Although nine out of 10 parents in the US agree that knowing family health history is important for knowing their own health risks, fewer than half, 38 percent, actually know that history, according to a new survey.
That’s according to a recent poll of 2,000 U.S. respondents from a nationally representative sample for age, gender, region and ethnicity, about 90 percent of whom self-identified as parents.
Unsure about Family health history
Eighty-two percent of parents surveyed were concerned about the risk of unknown hereditary conditions because they don’t know more of their family’s health history.
Conducted by OnePoll on behalf of 23andMe, the survey also suggests that American parents are as likely to have complete medical information for their father as their mother (67 percent and 64 percent respectively). However, by the next generation, those numbers drop.
Parents surveyed were less likely to have records for their paternal grandparents than they are for maternal grandparents, for instance.
For those who can’t connect with their biological relatives, or who are looking for further, more in-depth information about their health history, there are other options. Half of parents polled have researched historical and medical records to learn more about their family.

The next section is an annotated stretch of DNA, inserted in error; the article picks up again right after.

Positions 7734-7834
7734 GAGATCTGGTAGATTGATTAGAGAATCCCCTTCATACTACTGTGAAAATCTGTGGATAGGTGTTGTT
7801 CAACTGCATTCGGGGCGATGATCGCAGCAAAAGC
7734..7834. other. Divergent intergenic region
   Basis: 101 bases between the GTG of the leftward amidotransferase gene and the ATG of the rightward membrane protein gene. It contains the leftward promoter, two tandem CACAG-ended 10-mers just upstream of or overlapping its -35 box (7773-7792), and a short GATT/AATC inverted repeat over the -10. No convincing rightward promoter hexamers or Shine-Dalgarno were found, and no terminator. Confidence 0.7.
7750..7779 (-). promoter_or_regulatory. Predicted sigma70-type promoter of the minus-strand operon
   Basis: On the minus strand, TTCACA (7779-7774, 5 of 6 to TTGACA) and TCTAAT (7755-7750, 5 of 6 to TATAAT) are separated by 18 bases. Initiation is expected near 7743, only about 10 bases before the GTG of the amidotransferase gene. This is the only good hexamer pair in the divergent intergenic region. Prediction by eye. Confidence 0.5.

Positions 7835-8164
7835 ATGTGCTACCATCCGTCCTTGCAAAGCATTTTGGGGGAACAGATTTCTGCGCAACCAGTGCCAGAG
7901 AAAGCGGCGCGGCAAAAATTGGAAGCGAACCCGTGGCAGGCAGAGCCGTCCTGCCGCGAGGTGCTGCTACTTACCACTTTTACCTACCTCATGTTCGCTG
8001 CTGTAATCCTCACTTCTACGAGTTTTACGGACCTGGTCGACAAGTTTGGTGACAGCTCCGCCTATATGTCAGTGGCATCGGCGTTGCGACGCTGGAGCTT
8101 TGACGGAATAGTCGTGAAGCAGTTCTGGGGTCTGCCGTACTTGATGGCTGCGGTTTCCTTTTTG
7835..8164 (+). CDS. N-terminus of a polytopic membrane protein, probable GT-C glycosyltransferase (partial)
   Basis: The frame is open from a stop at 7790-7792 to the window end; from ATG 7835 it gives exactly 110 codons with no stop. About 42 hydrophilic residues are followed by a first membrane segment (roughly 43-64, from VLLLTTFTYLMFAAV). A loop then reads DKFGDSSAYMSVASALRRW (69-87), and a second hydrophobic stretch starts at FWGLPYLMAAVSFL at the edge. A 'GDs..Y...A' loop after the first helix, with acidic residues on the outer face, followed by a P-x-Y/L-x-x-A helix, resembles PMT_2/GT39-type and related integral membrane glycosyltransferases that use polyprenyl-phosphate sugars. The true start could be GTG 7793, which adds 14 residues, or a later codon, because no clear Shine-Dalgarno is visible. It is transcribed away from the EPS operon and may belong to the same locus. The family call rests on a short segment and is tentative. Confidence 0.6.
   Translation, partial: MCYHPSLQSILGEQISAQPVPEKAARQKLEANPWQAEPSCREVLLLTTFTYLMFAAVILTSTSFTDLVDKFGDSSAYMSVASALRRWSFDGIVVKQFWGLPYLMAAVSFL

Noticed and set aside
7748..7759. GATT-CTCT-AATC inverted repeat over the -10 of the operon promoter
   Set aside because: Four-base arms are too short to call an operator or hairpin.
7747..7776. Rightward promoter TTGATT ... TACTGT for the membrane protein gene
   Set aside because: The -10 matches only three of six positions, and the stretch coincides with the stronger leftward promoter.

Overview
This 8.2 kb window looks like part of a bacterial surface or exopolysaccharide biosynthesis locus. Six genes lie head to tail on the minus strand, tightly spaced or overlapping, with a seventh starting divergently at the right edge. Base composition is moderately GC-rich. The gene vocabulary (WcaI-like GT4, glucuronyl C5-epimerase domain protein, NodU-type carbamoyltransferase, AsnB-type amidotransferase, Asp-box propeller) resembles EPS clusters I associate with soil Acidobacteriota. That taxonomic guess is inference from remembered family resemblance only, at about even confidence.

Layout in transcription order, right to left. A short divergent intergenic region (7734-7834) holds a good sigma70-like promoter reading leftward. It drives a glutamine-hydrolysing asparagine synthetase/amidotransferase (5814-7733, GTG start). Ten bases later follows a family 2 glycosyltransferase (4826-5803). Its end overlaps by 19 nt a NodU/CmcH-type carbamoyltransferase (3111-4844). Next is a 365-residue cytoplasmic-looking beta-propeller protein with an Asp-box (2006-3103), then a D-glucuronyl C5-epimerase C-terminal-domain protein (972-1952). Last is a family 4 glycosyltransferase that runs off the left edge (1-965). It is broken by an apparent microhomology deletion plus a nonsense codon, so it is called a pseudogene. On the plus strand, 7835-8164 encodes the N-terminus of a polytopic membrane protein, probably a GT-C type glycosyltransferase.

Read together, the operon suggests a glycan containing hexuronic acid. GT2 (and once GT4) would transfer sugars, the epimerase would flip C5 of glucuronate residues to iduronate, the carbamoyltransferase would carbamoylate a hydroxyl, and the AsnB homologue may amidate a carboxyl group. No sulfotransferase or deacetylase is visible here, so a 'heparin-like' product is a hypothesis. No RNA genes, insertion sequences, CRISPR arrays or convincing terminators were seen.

And 52 percent of parents polled have taken a DNA test for health information — something 81 percent said is important in helping fill gaps they have about their biological family’s health history.
“If you have the ability to discuss your family’s health history with an actual living family member, don’t squander that opportunity,” said Noura Abul-Husn, VP, Genomic Health at 23andMe. “It can be a difficult conversation, and maybe they won’t have complete information to share, but every little bit can help bring you closer — and healthier — together.
“As beneficial as those conversations can be, DNA tests can also fill in the gaps, providing information even your relatives might not be aware of.”
Of those who have taken a DNA test, 76 percent said they’ve adopted healthier behaviors as a result.
Common DNA-inspired habits — for parents who have made healthy changed after taking a DNA test — included eating healthier (70 percent), improving stress and mindfulness (67 percent), and getting more exercise (67 percent).
DNA test or not, 46 percent of parents rate their overall health as “very healthy,” but only 39 percent strongly agree they’re in control of their health.
Roughly three in four, or 78 percent, were confident that they have the information they need to be proactive about their future health.
“Genetic testing is an underutilized tool available for people to uncover important health info about their family and themselves,” added Abul-Husn. “Genetic testing can’t tell you the future, of course, but it can help you determine potential risk factors that you might not have known about, so you’re able to make better-informed choices for yourself and your family.”